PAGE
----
The first straw bale house available for sale, on the open market in the UK and possibly the world, are now available to buy!
Below is a news article provided by the 'Bristol Post' about these homes.
'The UK's first straw bale homes go on sale in Bristol'.
House hunters huufed and puffed, not to blow straw houses down, but to try and get their hands on them. The Uk's first straw bale homes being sold commercially went on dosplay for the first time on Saturday.
And the sustainable and fuel-efficient homes have proved so popular that sealed bids are being taken to buy them.
The seven homes is St Bernard's Road, Shirehampton, reduce heating bills by around 90 per cent and are being marketed at £220,00 for two bed houses and £235,000 for four beds.
Their uniquie design has been given both scientific and industry approval, meaning for the first time buyers can get mortgages for them and they are insurable.
Developer, Martin Connolly, said "We received more than 300 enquiries and because demand for seven homes may outstrip supply, we decided to receive sealed bids. We have shown there is a hunger for affordable, fuel-efficient homes using straw, a natural home-grown sustainable bulding material. The public have values-led housing - and value for money."
The straw bale houses were built in just nine days, due to Bristol-based compnay ModCell's unique design of prefabricated straw bales sandwiched between timber framse, which slot together on-site.
The Fist couple put in an offer were Kevin and Belinda Beese (in image 1 above), who live nearby and had been looking for a new build for them and their teenage daughter.
When the pair, both aged 48, heard about they were straw bales houses they wanted one. School receptionist Belinda said: "New houses like this don't come up very often in the area and so we wanted to have a look. As soon as we released they were bale houses, we put our house on the market and it sold within one day.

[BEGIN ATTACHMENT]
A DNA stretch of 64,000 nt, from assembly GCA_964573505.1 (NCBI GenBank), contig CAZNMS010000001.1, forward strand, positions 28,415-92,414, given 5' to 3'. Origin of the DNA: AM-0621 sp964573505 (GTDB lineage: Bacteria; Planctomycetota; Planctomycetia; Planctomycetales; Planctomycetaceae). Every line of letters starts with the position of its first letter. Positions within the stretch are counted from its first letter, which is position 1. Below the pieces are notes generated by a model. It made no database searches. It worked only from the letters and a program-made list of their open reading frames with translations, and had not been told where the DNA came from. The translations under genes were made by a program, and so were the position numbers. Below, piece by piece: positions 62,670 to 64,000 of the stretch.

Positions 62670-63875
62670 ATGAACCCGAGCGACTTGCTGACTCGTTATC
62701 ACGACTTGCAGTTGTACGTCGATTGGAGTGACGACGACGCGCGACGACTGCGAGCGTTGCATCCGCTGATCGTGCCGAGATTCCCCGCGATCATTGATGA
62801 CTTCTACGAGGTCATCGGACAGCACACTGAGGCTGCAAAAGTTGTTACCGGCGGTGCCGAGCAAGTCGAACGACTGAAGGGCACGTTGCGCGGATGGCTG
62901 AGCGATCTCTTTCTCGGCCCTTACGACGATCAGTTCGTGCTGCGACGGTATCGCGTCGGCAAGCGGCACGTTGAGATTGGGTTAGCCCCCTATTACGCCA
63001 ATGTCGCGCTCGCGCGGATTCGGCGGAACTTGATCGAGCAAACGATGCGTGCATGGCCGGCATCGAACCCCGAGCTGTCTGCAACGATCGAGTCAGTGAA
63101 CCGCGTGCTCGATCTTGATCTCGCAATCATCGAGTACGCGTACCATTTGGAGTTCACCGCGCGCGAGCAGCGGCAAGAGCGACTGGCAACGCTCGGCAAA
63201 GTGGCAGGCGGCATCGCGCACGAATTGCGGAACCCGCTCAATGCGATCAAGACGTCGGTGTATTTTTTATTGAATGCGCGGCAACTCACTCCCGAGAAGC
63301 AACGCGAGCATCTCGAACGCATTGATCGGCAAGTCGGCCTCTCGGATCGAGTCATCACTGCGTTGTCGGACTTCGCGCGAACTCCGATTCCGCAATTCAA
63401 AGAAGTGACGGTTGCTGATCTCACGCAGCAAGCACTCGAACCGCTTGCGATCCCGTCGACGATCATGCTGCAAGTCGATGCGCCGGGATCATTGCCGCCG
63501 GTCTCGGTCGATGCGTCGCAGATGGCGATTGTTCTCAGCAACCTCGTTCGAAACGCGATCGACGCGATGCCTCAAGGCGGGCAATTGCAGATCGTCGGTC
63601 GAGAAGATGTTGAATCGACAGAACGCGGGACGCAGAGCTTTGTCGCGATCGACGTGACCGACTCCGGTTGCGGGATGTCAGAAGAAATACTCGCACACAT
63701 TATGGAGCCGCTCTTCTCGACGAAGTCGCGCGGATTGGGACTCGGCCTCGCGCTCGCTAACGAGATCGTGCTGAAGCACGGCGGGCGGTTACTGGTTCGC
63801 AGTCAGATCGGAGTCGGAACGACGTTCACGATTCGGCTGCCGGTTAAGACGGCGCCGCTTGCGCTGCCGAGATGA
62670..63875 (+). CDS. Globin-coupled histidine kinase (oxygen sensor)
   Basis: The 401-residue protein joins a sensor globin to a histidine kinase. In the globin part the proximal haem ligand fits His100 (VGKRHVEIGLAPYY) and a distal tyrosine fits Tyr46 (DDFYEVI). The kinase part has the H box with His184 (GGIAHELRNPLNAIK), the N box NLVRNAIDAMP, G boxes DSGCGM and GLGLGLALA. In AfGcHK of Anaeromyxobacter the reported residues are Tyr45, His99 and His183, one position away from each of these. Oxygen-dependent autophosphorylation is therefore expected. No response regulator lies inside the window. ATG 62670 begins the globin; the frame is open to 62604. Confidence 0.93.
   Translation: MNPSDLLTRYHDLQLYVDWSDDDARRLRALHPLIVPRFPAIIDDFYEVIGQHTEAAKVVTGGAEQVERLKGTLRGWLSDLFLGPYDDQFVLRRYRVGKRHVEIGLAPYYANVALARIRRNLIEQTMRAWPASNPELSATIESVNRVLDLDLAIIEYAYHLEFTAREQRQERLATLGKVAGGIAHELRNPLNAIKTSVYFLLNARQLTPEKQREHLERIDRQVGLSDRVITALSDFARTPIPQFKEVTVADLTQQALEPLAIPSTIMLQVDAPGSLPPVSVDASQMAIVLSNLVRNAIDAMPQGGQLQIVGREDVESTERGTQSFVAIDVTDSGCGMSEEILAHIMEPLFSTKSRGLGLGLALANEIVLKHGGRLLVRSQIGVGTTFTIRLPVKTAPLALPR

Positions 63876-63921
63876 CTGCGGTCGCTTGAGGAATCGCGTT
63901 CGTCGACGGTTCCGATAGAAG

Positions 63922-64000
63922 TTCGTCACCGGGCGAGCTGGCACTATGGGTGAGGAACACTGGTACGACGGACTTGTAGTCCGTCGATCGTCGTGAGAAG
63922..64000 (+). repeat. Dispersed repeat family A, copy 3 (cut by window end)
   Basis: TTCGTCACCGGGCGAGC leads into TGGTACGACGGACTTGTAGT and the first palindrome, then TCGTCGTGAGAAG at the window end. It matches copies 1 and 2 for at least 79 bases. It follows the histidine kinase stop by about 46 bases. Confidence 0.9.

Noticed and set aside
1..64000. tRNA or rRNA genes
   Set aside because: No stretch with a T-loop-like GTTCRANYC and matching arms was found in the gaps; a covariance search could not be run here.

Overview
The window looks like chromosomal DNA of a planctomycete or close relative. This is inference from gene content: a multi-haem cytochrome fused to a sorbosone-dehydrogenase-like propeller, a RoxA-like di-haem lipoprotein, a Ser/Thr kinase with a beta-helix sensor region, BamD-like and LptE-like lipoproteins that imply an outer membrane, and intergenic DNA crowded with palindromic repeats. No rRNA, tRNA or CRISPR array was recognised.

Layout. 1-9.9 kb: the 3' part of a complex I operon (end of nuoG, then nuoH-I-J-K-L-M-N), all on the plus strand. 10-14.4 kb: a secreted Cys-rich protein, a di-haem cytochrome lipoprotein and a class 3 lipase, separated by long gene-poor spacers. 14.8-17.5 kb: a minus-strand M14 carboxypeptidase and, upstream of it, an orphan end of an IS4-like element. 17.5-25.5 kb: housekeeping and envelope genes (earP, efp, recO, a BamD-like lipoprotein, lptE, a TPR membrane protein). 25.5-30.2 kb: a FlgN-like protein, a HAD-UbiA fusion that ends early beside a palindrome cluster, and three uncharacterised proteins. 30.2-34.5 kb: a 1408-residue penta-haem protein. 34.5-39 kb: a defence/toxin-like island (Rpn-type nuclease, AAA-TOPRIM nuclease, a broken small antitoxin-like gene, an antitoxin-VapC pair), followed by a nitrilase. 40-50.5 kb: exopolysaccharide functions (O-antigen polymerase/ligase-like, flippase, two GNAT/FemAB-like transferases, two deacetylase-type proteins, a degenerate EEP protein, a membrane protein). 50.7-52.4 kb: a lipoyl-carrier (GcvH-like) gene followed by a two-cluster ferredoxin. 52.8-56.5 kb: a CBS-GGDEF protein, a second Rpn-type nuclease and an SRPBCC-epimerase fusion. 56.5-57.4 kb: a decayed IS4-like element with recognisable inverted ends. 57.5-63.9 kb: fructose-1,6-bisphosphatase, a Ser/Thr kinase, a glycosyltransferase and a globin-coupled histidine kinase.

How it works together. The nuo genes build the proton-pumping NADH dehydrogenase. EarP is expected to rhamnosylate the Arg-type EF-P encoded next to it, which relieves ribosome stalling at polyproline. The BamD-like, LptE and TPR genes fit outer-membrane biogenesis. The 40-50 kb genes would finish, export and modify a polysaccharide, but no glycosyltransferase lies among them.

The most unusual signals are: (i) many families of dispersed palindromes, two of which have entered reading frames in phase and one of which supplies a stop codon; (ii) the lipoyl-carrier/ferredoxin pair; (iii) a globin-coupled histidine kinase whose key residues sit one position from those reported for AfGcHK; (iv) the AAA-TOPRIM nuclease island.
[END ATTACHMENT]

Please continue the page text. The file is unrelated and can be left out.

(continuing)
"Since then we have just been waiting to put a deposit on – we even thought about camping out so we could be the first here on Saturday morning. "It would be unbelievable to get our hands on one of the houses. For us it is amazing."
Mr Connolly's company, Connolly and Callaghan, is hoping to build 49 more straw homes in nearby Ermine Way. Thanks to economies of scale, the next development will be cheaper, and have communal features including a common house and allotments in perpetuity," he said.
"We want to work with local authorities or landowners in a more co-operative way to deliver affordable community-led housing. "If every link in the housing chain worked together, we could build homes differently - better and cheaper."
Manjit Kaur, regional sales manager of Spicer Haart land and new homes, said: "We have had so much interest - far more than we would expect on houses in this area due to the fact that they are straw bale and brand new."
The homes have been tested in simulated floods, fires and hurricane-force winds by the University of Bath.
Straw absorbs and stores carbon dioxide from the atmosphere as it grows.
The UK already produces 7 million tonnes of straw as a by-product of growing wheat; a quarter is used for animal bedding.
The ModCell design of straw bale homes bank more carbon than is emitted in making them.
The houses include rainwater harvesting provisions, LED lights, solar panels and an air-source heat pump to reduce bills further.'